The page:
“… in order to trust this latest piece of health advice from our Chief Medical Officer, we must believe not only that every previous Chief Medical Officer got it wrong but that every other country in the world has got it wrong. That requires a degree of patriotism that I am unable to summon up, particularly since the current advice bears no relationship whatsoever to the scientific evidence”

“What is a safe level of drinking? Sally Davies says there isn’t one. In so doing she is encouraging the public to believe that the only safe level is zero. But that is not what the epidemiology shows at all. It would appear that you can drink significantly more than 14 units a week — or two units a day — and have a lower mortality risk than a teetotaller. Why would she misrepresent the evidence?”

Interesting, eh? I really do recommend reading the whole article.

You may well say that I’m looking for reasons not to give up alcohol for a month and you are probably right. Friends have done it, felt the benefits and will be doing it again this year. Nevertheless, I won’t be joining in. Reducing my intake is certainly a good idea but I would have done that naturally after Christmas and all that goes with it. We already have at least two completely dry days a week (5:2 diet) and usually more.

All I know for sure is that we’re in Spain where Dry January is never going to catch on. For a few short months we have some of the best food and wine in the world on our doorstep and I don’t want to miss a month of enjoying all that it has to offer. Maybe I’ll go for a “Damp January” – one day at a time.

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4 Responses to “Dry January? ”

  1. southamptonoldlady January 5, 2017 at 11:56 am #

    I have to agree with you somewhat. While I lived in Spain I drank regularly with meals but never got drunk. Here in Britain people drink before they go out and drink quickly and more of it without water in between. I don’t drink out much as it costs so much. People get really stressed out in the UK and sometimes just after a days work or a travel through traffic jams feel a need for a drink. I hardly drank in November and really only at Christmas parties and New Year. However my husband gets employed to “address the haggis” at about 4-5 Burns Nights so tend to drink more in January – it is the only time of the year I drink whisky, so I won’t be abstaining. The warning signs are real though – there is more evidence that drinking alcohol relates to Cancers and diabetes etc. But I liked the fact that during temperance times in the Victorian and Edwardian era, those that drank beer instead of tap water were less likely to have got typhoid.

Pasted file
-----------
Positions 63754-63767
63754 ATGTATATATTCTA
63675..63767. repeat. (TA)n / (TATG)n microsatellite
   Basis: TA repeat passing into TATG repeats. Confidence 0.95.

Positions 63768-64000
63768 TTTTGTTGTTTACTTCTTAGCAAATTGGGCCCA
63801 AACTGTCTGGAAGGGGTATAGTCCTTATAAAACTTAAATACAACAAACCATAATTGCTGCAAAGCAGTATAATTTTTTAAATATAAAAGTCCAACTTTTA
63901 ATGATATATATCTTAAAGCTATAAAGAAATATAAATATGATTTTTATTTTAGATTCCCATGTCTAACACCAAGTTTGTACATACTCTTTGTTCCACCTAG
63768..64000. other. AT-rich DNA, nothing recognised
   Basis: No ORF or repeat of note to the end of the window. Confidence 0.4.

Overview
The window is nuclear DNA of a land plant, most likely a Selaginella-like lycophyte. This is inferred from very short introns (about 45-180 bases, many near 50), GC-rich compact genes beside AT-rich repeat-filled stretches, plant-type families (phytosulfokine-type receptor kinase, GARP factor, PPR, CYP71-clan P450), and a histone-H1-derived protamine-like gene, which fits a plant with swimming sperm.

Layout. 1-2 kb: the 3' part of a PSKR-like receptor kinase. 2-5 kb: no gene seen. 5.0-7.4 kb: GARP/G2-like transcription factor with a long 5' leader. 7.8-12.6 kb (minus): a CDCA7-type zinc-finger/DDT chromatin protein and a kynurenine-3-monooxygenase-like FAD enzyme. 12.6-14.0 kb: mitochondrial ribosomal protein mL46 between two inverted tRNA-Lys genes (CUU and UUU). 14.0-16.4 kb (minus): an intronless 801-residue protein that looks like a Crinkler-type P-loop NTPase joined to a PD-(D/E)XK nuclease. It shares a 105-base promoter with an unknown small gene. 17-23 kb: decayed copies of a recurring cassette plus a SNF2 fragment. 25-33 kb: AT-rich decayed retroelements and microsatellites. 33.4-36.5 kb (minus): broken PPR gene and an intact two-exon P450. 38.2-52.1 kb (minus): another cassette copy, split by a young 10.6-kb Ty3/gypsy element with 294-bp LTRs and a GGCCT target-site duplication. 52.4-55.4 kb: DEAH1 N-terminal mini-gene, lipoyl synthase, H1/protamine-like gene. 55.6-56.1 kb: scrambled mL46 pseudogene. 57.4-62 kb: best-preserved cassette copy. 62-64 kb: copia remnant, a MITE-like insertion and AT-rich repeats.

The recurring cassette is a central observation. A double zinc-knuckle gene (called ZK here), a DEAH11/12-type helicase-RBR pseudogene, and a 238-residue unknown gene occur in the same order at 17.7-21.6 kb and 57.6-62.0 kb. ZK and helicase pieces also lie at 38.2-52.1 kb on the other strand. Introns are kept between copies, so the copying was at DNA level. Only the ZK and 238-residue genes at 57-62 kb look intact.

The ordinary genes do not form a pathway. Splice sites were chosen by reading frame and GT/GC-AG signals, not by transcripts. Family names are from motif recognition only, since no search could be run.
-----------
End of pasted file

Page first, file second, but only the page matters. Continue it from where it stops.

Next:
Everything in moderation I say.

    • lamputts January 5, 2017 at 2:41 pm #

      I think perhaps the drinking quickly bit is the key. The Spanish seem to drink at pretty much any time but they take it slowly and it’s usually with food. I know I over did it in December but I can’t agree that abstinence in January is the answer or that the limits put on “safe” drinking are based on reality. Yes, some cancers are undoubtedly related to alcohol but the ones I’ve seen have been from excessive amounts of spirits and usually combined with smoking. I’m afraid there will be a backlash from the puritanical stance of these advisory bodies. As you say, moderation makes a lot more sense.

  2. chitchatandpics January 6, 2017 at 6:04 pm #

    A good blog as usual and I agree. Abstinence for short periods of time like a month will not necessarily have any long term benefits I’m sure. Everything in moderation surely is the best way?

    • lamputts January 6, 2017 at 6:13 pm #

      Exactly. I’m determined now to stick it out for a week just to prove that I can but it is very boring!